Dean Charles Ing (born 1931) is an American author, who usually writes in the science fiction and techno-thriller genres. His novel The Ransom of Black Stealth One (1989) was a New York Times bestseller. He is a former member of the Citizens' Advisory Council on National Space Policy. He has authored more than 30 novels. He has also co-authored novels with his friends Jerry Pournelle, S. M. Stirling, and Leik Myrabo.
|Born||June 17, 1931|
|Education||Bachelor's, Fresno State University|
Master's, San Jose State University
Doctorate, University of Oregon
|Occupation||Novelist and university professor|
Ing is a United States Air Force veteran (where he served as a USAF interceptor crew chief), a former aerospace engineer, and a university professor who holds a doctorate in Communications Theory. He has been a techno-triller genre writer since 1977. Following the death of science fiction author Mack Reynolds in 1983, Ing was asked to finish several of Reynolds' uncompleted manuscripts.
- 1 Background
- 2 Work
- 3 Bibliography
- 4 See also
- 5 References
- 6 External links
Ing was born on June 17, 1931, in Austin, Texas. He earned a bachelor's degree from Fresno State University (1956), a master's degree from San Jose State University (1970), and a Ph.D. from the University of Oregon (1974). Ing and his wife reside in Ashland, Oregon.
Much of Ing's fiction includes detailed, practical descriptions of techniques and methods which would be useful in an individual or group survival situation, including instructions for the manufacture of tools and other implements, the recovery of stuck vehicles, and avoidance of disease and injury.
Kirkus Reviews also gave a positive review to Ing's novel The Nemesis Mission, stating: "The enormous cast can be confusing, and the setup takes extraordinarily long—but the tone is light, the gimmickry supports the fun, and the chase, when it comes, is a ripsnorter."
Publishers Weekly had praise for his 1995 novel Spooker, stating: "Ing's earlier novels (Butcher Bird, etc.) imaginatively described the special world of experimental aircraft and weaponry. Here he enters new territory, both geographically (California's Central Valley from Bakersfield to Fresno, detailed with accurate local color) and thematically, proving that he is a master of ground-based spy novels as well as of high-in-the-sky techno-thrillers. The high-tech touches that do appear, including an intriguing ultra-light aircraft, are pure Ing, who seems to have relished creating the peculiar world of his two monstrous villains. Tinged with a sense that life is bittersweet, this is a welcome offering from an always entertaining author."
Publishers Weekly also had positive remarks for his 2000 novel Loose Cannon: "Ing takes direct aim at the reader's sense of humor—connecting more often than not—in this lighthearted thriller about a Silicon Valley engineer forced into hiding after one of his inventions attracts the interest of the wrong people. ...The thriller as farce is only one of Ing's modes—he also writes sci-fi-inflected suspense novels and more serious techno-thrillers—but it is his best. The witty repartee and situational humor of his latest amusement are strained at times, but Ing continues to mine a profitable side vein in a field crowded with the claims of more conventional thriller writers."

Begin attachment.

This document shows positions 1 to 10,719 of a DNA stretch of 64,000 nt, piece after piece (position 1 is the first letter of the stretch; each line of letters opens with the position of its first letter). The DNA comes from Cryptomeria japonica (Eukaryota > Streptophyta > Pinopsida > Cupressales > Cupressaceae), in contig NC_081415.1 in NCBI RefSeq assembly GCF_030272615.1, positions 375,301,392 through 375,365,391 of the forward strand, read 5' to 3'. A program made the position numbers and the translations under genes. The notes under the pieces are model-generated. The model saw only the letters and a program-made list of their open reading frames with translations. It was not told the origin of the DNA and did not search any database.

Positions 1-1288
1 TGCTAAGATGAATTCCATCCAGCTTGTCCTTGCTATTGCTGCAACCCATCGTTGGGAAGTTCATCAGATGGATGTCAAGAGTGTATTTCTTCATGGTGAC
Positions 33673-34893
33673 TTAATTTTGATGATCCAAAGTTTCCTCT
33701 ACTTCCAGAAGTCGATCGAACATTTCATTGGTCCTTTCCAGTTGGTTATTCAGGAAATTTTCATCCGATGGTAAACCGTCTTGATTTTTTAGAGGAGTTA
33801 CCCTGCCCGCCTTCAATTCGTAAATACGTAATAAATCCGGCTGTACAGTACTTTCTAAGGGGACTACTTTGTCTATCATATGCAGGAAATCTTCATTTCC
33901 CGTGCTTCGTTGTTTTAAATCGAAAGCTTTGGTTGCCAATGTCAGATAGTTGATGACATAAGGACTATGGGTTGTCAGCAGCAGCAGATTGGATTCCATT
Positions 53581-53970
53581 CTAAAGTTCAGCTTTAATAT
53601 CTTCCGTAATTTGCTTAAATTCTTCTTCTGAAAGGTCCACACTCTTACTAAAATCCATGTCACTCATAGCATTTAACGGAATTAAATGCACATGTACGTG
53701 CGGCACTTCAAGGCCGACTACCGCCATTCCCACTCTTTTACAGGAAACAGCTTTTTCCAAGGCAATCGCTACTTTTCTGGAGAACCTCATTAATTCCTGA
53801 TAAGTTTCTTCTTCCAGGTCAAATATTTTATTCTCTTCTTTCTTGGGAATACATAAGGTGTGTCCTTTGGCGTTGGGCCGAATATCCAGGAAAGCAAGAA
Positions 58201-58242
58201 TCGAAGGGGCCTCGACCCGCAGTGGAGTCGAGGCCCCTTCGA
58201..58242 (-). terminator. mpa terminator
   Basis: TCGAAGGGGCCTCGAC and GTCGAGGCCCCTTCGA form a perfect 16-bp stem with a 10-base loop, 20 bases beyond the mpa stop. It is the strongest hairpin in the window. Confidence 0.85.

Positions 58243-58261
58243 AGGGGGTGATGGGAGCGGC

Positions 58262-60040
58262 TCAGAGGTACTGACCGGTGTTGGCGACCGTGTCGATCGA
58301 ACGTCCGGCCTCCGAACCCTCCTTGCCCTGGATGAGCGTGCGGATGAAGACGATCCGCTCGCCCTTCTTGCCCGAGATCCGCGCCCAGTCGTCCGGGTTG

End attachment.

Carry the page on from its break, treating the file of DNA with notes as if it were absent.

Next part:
In addition to his fiction writing, Ing wrote nonfiction articles for the survivalist newsletter P.S. Letter, edited by Mel Tappan. Following in the footsteps of sci-fi novelist Pat Frank, Ing included a lengthy nonfiction appendix to his nuclear war survival novel Pulling Through. (Pat Frank authored both the nuclear war survival novel Alas, Babylon and the non-fiction book How to Survive the H Bomb and Why.)
Robert A. Heinlein dedicated his 1985 novel The Cat Who Walks Through Walls to Ing and eight of the other members of the Citizens' Advisory Council on National Space Policy.
Five years before the September 11, 2001 Islamic terrorist attacks on the United States, in an interview for the July 29, 1996 issue of Medford Mail Tribune, Dean Ing made mention of the Centennial Olympic Park bombing in Atlanta. He said: "I predict more of the same," he said, "because we haven't learned anything and they have."
- Systemic Shock (1981)
- Single Combat (1983)
- Wild Country (1985)
Aerospace Systems seriesEdit
- The Ransom of Black Stealth One (1989)
- The Nemesis Mission (1991)
- Butcher Bird (1993)
Larry Niven's Known Space seriesEdit
- Soft Targets (1979)
- Anasazi (1980)
- Pulling Through (1983)
- Blood of Eagles (1986)
- Firefight 2000 (1987) - see also Firefight Y2K, below
- The Big Lifters (1988)
- Chernobyl Syndrome (1988)
- Silent Thunder (1991)
- Spooker (1995)
- Flying to Pieces (1998)
- Skins of Dead Men (1998)
- Firefight Y2K (2000)—updated version of Firefight 2000, with new intros to each story/article and some new/added content
- Loose Cannon (2000)
- The Rackham Files (2004)
- Gyp Artist (2012)
- It's Up to Charlie Hardin (Released by Baen Books in October 2015)
L-5 Community series with Mack ReynoldsEdit
- The Lagrangists (1983)
- Chaos in Lagrangia (1984)
- Trojan Orbit (1985)
Other collaborations with Mack ReynoldsEdit
- The Other Time (1984)
- Home Sweet Home: 2010 A.D. (1984)
- Eternity (1984)
- Deathwish World (1986)
- NYT Paperback Best Sellers: April 22, 1990
- Heinlein, Robert A (1986). The Cat Who Walks Through Walls. New England Library. ISBN 0-450-39315-1.
- Heinlein’s Dedications Page Jane Davitt & Tim Morgan Accessed August 20 2008
- Medford Mail Tribune, July 29, 1996, p. B-1